Im just giving a few ideas based on what I can tell from what you said, if you can provide any more details that will also be helpful.
  5. Jad Chaar

    Jad Chaar Elite Techno Geek Posts: 6,515   +974

    Reapply thermal paste to the CPU cooler or buy a more modern one like a Hyper 212 Evo.
  6. Petter H. H.

    Petter H. H. TS Rookie Topic Starter

    Update: Video card: HD 6870. PSU: 500W. However, it's become clear that it's the game itself that causes theese tempratures. I no longer get high tempratures while browsing, and the PSU stopped heating up in general. Realizing this it's probably a case for blizzard to help me with, but knowing their response time and generic "copy/paste" solutions, I would love some help from you guys also. I've had this computer for about a year now, and never had this problem before, so im guessing I must have done something this past week to bring this on.

    Anyways, I'll head in to town and purchase this thermal paste, and hopefully that will improve.

    Thanks for your inputs.

    Edit: Im running the game on "Fair" graphic settings, dont know if thats relevant. Also, ive ran it now for a while with the casing open, and it seems fine so far. But I've heard before that this isnt an optimal way to be doing it. Something with the airflow etc. Obviously theres some truth to this, but is it fine as long as my temps are good? As a temporary solution ofc.
  7. GhostRyder

    GhostRyder This guy again... Posts: 2,198   +593

    I did it in the past on my Pentium 4 Dell machine I had gotten because the P4 ran so dang hot at 3.0ghz. It wont be a problem so long as you don't trip and fall on the machine while its open :p.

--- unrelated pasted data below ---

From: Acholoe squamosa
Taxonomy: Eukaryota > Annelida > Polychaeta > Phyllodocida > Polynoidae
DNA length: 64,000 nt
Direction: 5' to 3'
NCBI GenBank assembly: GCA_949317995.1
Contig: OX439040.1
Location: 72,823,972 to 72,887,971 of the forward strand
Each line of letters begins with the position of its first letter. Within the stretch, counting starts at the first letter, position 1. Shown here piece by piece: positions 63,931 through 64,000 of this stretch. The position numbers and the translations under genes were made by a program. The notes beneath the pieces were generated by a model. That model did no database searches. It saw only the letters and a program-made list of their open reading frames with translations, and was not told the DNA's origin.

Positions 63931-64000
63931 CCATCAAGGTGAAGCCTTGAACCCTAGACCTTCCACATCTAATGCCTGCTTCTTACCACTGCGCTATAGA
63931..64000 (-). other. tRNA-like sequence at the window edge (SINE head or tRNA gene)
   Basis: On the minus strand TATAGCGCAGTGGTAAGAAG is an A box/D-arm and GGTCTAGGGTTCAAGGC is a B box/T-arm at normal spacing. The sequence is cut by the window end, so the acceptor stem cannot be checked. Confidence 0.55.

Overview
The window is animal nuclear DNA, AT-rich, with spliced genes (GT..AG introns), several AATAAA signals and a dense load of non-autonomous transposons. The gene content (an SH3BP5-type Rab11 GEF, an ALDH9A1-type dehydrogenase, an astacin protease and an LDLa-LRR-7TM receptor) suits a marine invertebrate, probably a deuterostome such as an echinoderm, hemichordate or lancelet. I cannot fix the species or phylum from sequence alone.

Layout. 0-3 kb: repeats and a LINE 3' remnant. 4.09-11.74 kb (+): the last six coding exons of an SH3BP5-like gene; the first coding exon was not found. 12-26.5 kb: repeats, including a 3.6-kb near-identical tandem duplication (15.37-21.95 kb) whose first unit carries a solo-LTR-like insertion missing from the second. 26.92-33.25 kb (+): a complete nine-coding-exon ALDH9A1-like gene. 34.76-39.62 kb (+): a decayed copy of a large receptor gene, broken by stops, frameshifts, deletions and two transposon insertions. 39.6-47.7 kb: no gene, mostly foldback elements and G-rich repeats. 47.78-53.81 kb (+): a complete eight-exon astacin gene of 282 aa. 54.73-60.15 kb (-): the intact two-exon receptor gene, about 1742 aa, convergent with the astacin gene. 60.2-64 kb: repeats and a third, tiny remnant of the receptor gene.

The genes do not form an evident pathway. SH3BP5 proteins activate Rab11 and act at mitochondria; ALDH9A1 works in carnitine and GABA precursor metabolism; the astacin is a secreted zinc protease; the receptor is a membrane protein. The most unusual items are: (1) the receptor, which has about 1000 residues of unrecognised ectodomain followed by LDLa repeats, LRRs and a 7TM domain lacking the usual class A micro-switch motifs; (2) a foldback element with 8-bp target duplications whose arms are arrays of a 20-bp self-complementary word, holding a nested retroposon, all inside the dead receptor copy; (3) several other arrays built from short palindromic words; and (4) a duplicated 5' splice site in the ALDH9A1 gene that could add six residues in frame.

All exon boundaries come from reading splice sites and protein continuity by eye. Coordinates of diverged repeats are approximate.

8. alex92

    alex92 TS Rookie

    A partial solution to the overheating problems of unlocked processors (I.e. AMD's "Processor in a Box") is to disable the integrated overclocking function of the CPU. By disabling this function, the processor will run at the base clock (3600 MHz for the 4100). Considering this is the frequence the processor has been designed to work at, the overall thermal performance of the machine should improve.
    For example, my 4100 was overhating at over 80 °C every time it was put under considerable stress. After disabling the auto overclocking function it never heats over 67-70 °C.
    In order to disable the integrated overclocking, I edited all the BIOS settings that should be related to it (correct me if I am wrong) like "AMD Turbo Boost" and similar. Anyway, by editing this setting I did not notice any change.
    Finally, I achieved limiting the processor's frequence to the base clock by editing the Windows energy saving settings. Specifically, I changed the maximum level of processor prestations to 99% (clock is thus limited to ca 3575 MHz) finally achieving the result!
    With these settings, the processor never exceeds 70 °C even under full load (intensive and continuated H.265 to H.264 and vice-versa video conversion or various stress tests) using AMD stock cooler.
    Pratically, the Windows setting seems to limit the maximum value of the CPU multiplier to 16,5 instead of 18-20. Even if your thermal performance was not as desired with the 99% setting, you can lower the value a bit and find a stable configuration.
    While this is not a fully satisfying solution, at least it can help you achieve a stable system at a decent clock speed, without the need of replacing the heat cooler (provided it is not defective of course..)..